I receive many questions from readers and when I can, I like to help. Today, I'm going to share solutions to a few reader questions regarding Excel. There's something to learn from each solution.
SUMIF() and helper columnSometimes (often), the reader's working harder than necessary. That was the case with Andrew, who tried to use SUMPRODUCT() to both group categories and multiple each value with each category by a corresponding value. Now, there's more than one way to go when meeting so many requirements, but I tend to reduce the requirement into individual pieces. You can usually come up with a one-formula solution, but is pursuing that route worth your time? Usually, it isn't.
Andrew wants to multiply the BM value by the January value and sum those results by categories - cats, dogs, and so on. Since he's summing and multiplying, SUMPRODUCT() seemed an obvious choice, but it only seems that way. SUMPRODUCT() multiplies corresponding components in a range and returns the sum of those products. There's no easy way to specify criteria - cats, dogs, and so on.
Instead of pursing a one-formula solution, which would take a bit of time and testing, I suggest adding a helper column for the product of the BM and January values. Then, use a SUMIF() matrix that references the helper column. This function sums values in a range that meet criteria using the syntax:
SUMIF(range, criteria, [sumrange])
In this case, range specifies the entire data range, criteria references the matrix header cells (F1:I1) using a relative address, and sumrange is the helper column (column D).
You can learn more about SUMIF() by reading:
- Use wildcards with SUMIF() to create a powerful Excel function,
- Sum only negative values in a given range using SUMIF(), and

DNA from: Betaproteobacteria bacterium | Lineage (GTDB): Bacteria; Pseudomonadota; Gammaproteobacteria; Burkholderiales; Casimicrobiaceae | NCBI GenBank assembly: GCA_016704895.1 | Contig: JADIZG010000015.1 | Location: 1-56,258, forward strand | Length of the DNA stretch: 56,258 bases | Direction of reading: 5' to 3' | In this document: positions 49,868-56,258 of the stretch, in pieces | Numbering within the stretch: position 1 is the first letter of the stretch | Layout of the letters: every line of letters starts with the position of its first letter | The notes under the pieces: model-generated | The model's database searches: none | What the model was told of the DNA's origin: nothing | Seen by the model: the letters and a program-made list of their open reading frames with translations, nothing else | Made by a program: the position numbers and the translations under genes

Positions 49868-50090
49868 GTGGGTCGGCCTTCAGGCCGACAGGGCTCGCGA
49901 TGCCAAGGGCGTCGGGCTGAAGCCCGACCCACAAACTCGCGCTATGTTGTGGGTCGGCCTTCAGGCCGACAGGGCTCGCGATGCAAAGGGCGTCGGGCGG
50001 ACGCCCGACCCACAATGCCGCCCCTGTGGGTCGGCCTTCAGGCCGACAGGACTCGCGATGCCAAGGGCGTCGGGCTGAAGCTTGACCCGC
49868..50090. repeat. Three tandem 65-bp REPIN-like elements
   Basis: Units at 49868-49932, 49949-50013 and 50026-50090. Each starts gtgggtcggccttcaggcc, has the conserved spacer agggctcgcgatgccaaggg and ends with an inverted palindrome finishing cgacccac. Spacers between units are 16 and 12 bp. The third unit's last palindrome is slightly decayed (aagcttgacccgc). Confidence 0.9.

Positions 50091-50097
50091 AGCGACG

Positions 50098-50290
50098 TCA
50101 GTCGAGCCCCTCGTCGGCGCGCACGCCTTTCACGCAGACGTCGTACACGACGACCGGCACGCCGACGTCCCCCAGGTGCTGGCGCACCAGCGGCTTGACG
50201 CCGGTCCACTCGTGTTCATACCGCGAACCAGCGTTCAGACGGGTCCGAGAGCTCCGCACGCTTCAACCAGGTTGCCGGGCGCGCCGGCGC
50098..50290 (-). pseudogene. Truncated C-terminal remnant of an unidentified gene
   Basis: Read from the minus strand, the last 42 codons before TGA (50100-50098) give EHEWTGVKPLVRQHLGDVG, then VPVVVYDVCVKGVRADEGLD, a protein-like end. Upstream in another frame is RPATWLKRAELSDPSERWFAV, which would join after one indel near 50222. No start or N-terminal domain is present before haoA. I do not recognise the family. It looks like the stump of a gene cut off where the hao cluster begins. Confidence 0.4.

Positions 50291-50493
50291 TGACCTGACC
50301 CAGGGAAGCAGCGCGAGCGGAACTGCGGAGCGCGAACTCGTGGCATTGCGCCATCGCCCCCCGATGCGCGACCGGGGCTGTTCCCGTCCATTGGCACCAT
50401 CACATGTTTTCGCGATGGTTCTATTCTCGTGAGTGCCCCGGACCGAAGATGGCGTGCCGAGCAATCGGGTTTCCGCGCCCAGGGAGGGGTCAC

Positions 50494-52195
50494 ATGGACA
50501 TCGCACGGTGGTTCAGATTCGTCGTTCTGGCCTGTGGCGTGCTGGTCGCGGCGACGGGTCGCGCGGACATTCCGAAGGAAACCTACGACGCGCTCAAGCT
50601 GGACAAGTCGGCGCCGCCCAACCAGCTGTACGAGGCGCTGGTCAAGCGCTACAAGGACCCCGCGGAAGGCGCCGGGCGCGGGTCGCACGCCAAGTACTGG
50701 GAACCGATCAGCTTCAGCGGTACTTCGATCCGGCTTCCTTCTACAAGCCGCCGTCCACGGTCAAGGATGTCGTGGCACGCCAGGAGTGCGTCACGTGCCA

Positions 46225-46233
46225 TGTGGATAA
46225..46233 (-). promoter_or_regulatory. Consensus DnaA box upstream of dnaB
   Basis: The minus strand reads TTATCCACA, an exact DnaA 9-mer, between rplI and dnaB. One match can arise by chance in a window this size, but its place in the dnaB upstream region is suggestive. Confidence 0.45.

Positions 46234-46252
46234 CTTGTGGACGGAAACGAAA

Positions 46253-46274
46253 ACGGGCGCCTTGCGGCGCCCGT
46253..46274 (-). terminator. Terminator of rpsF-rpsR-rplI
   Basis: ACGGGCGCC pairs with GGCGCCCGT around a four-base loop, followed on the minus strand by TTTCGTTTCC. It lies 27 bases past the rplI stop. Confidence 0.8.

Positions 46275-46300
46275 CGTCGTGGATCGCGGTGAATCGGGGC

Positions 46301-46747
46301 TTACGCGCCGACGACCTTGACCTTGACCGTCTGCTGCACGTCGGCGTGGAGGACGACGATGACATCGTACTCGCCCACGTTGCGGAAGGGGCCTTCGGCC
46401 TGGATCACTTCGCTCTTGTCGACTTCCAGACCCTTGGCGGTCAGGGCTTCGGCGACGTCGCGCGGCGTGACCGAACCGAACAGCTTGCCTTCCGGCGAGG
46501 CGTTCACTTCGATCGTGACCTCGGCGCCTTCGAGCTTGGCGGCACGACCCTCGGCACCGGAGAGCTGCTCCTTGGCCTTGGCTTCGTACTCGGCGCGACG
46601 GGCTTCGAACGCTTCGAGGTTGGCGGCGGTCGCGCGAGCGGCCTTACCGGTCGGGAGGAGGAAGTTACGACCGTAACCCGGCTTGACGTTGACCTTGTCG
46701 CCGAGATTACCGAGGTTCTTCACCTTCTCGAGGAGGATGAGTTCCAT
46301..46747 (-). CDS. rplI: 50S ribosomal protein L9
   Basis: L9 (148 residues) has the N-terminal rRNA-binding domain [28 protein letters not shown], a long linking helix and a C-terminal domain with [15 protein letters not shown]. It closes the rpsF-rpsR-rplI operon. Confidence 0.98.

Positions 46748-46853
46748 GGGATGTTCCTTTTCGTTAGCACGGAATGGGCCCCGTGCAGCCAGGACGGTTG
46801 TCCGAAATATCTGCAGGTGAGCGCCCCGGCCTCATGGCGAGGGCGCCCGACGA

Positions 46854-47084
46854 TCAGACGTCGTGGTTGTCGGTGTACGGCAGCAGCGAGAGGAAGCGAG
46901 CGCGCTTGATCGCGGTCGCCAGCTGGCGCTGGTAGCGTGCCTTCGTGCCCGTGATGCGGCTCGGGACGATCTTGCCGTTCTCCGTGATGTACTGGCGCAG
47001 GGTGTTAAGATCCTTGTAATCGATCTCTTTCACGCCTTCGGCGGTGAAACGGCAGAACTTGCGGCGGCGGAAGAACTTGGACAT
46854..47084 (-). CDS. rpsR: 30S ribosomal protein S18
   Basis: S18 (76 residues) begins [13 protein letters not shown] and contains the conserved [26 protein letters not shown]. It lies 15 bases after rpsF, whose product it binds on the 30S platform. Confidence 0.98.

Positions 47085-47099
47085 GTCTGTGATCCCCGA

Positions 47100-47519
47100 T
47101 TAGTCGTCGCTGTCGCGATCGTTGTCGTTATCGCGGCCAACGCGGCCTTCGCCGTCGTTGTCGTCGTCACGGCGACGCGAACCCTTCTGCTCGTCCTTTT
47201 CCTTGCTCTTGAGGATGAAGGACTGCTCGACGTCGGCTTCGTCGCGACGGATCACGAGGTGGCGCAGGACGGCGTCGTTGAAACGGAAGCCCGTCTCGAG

- A dynamic SUMIF() function based on naturally occurring data.
Another helper column solutionGary's initial request was for a solution that compares values in columns A and C. When the value in column A is greater than the corresponding value in column C, he wants to change the value in column C to match the value in column A.
At first, I recommended a conditional format that would highlight the appropriate values in column C, but he needs to change the actual value. For example, using the sheet below, the only value in column C that needs updating is the three in C4 - Gary needs a solution that replaces the three with the corresponding one in A4.
Again, I recommended a simpler route - not because it's the best route, but because it's efficient. When considering the comparison, I quickly realized that the MIN() function to return the lesser value in a helper column was an easy solution. Then, Gary can work with the resulting values in the helper column.
This solution might be difficult to fit into an existing sheet - it just depends on how many dependent formulas require updating. It's a possibility, but not the only solution.
COUNTIFS()Shekar didn't need a simpler solution; he needed help applying the right function - that happens to me all the time! Shekar needed a function to count the number of records in each fruit category with an Aging value of less than three.
COUNTIFS() can handle this, but getting the criteria expressed correctly is tricky. This function counts the number of entries in a range that meet criteria using the following form:
COUNTIFS(criteriarange1, criteria1, [...criteriarange2, criteria2...])
I created a COUNTIFS() matrix and used concatenation to create the criteria arguments in the following formula:
In a nutshell, this function counts only the records where the value in column B is equal to the value in E3 and the value in column C is less than the value in E2.
To learn more about COUNTIFS(), read:
- Use COUNTIFS() to evaluate multiple count and criteria ranges,
- Use COUNTIFS() to compare two data sets in Excel, and
- Count the number of Excel records that fall between two dates.
Answering readers' questions
I enjoy helping when I can, but replying to readers is a free enterprise for me. (If you can't read between the lines, that means I answer questions sent to me privately, for free.) In addition, you might be surprised to learn how few of the solutions I send to readers privately end up as tips. This week just happened to be a lucky exception for me. You're free to contact me, but also consider asking for help in the tip's comment section. You might receive a quicker response and it might be more efficient than mine. In addition, doing so opens the discussion to all readers, and we can all benefit from learning something new. If you have a different solution for one of these Excel problems, please share it in the comments section.
Susan Sales Harkins is an IT consultant, specializing in desktop solutions. Previously, she was editor in chief for The Cobb Group, the world's largest publisher of technical journals.